https://dfemedia.blog.gov.uk/2018/07/02/education-in-the-media-monday-2-july-2018/

Education in the media: Monday 2 July 2018

Today’s Education in the media blog looks at tuition fees for students from the EU, children placed in care in Kent, a report into inequality in the school system and how we are supporting parents to teach their children from home.

Tuition Fees

Today, Monday 2 July, the Department announced that the maximum tuition fees that a university is able to charge students will be frozen for the second year running. In addition, we confirmed that students from the European Union starting courses in England in the 2019/20 academic year will continue to be eligible for ‘home fee status’ – meaning they will be charged the same tuition fees as UK students.

Today’s announcements builds on the Prime Minister’s pledge last October that the Government would freeze maximum tuition fees for full-time undergraduate courses in 2018/19 at £9,250 – and increase the amount borrowers can earn to £25,000 before they need to repay their loans. This will save over half a million graduates up to £360 this year.

The announcement was covered by the BBC Radio 4 Today programme and the Guardian.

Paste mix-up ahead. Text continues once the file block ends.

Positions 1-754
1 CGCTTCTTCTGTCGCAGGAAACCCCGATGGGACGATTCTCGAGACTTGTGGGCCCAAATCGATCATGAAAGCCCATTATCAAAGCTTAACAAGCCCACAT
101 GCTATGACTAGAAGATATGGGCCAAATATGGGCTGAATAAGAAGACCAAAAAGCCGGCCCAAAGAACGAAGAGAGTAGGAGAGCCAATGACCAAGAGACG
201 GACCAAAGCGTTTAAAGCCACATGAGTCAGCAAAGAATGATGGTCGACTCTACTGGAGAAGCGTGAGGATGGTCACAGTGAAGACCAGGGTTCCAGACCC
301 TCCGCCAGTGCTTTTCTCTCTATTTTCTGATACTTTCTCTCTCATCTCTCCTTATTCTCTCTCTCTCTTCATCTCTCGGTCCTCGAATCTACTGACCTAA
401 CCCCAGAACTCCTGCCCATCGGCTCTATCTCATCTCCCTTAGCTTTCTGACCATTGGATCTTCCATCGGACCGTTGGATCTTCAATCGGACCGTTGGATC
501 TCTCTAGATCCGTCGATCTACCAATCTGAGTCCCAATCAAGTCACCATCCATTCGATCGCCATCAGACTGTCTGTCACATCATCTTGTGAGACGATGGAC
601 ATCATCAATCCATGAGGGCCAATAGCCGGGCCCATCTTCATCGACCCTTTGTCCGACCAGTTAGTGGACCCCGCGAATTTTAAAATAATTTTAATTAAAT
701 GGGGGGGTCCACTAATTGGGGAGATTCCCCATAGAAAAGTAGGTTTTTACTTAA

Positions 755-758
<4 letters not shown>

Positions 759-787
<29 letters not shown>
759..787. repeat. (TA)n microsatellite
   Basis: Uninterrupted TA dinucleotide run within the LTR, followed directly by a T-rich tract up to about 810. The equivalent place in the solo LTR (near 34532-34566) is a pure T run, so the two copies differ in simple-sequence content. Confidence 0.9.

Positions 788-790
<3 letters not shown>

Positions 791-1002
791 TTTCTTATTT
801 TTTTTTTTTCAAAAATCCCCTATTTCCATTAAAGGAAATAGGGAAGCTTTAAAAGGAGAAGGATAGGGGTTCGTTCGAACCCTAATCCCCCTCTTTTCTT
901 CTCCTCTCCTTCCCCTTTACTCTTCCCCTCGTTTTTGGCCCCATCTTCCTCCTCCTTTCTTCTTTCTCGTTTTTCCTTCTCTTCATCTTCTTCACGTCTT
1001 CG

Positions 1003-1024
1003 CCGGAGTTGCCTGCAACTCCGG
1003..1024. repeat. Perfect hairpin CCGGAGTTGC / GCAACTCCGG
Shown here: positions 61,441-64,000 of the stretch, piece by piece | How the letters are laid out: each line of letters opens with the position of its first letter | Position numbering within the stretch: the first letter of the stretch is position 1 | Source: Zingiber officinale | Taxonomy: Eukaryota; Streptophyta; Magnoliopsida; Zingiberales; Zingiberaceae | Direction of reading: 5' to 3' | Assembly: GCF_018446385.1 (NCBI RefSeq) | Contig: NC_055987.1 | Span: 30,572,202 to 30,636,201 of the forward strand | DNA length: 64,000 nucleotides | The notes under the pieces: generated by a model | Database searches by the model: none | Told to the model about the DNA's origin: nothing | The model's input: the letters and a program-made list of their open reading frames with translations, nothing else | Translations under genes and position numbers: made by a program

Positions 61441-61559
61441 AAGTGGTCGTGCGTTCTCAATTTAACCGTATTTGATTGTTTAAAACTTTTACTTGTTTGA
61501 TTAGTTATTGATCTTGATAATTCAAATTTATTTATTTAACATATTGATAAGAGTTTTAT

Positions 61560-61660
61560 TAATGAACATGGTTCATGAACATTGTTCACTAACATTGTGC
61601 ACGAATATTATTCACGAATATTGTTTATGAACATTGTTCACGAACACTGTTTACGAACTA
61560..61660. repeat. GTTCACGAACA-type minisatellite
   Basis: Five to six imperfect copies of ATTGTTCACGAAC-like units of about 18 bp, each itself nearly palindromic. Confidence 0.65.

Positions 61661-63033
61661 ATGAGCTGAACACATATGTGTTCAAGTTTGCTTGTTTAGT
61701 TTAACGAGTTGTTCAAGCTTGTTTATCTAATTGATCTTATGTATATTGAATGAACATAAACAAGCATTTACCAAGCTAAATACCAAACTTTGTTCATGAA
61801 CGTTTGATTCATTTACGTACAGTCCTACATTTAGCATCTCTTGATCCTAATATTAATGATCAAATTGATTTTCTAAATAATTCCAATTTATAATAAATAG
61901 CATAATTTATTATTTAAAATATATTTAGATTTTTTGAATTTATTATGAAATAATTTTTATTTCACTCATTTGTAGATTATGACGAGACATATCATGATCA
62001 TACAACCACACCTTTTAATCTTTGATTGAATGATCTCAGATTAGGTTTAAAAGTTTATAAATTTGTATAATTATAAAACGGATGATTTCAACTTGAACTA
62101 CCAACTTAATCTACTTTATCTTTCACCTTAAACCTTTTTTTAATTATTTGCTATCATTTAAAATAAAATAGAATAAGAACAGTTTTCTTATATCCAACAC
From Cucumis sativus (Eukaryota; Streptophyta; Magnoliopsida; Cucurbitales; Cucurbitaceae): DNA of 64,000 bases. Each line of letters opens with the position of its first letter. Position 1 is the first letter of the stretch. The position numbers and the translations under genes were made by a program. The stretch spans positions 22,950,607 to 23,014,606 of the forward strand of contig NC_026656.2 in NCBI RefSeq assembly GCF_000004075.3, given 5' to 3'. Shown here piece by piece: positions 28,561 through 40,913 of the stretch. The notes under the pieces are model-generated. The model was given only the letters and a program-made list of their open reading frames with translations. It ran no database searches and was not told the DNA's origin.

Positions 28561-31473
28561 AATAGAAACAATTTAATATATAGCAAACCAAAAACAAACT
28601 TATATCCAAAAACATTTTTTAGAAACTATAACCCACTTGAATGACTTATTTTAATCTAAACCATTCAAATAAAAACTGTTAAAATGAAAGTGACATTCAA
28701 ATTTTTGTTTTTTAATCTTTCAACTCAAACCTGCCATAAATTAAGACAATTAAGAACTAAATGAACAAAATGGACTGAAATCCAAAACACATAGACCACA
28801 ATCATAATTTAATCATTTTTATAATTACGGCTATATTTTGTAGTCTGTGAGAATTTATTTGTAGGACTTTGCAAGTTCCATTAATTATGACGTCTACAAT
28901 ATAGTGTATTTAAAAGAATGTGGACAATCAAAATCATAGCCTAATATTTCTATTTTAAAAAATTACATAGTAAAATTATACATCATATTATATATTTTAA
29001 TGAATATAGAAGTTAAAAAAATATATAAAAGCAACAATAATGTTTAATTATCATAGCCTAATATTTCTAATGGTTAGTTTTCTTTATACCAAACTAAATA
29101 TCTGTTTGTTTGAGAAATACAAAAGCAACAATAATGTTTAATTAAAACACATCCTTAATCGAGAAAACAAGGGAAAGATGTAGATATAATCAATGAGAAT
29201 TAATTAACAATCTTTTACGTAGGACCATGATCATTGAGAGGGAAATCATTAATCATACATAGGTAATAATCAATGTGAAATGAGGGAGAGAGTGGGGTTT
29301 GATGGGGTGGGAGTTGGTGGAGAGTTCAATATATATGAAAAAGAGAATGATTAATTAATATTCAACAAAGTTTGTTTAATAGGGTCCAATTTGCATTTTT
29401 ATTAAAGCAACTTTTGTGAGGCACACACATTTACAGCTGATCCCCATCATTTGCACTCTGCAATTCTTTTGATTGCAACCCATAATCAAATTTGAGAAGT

Education Secretary Damian Hinds said:

I want everyone with the talent and potential to be able to take advantage of our world class universities. We’ve already raised the amount of money graduates need to earn before starting to pay back their student loans, and freezing tuition fees for another year is another example of the steps the Government is taking to support those in higher education.

Students from the EU make an important contribution to the universities sector and it is a testament to our system that so many students from abroad choose to come and study here. Today we are providing clarity and certainty on their fees for the duration of their courses.

Children in care

Yesterday, Sunday 1 July, the Sunday Times ran a story about headteachers in Kent expressing concern that children are being placed in out of borough care in Kent. Headteachers have said that placing children in care in their borough leaves children vulnerable to illegal activities and abuse. This was followed up today by the BBC Radio 4 Today programme.

We are clear that councils have a legal duty to ensure decisions on placements are in the best interests of the young person. We are analysing data on the use of these placements to help us understand what is driving local authority decisions and practise. This includes considering whether there is increased likelihood of placing young people away from home in areas where demand for placements outstrips supply.

A Government spokesperson said:

This Government is committed to reducing out-of-area placements for children in care. Councils have a legal duty to make sure decisions on placements are in a young person’s best interests – this includes the location.

We continue to work closely with Directors of Children’s Services, who must approve any decision to move a child out of their home area, and we are supporting councils in London so fewer children are placed in homes beyond their borders, which is backed by part of a £200million programme.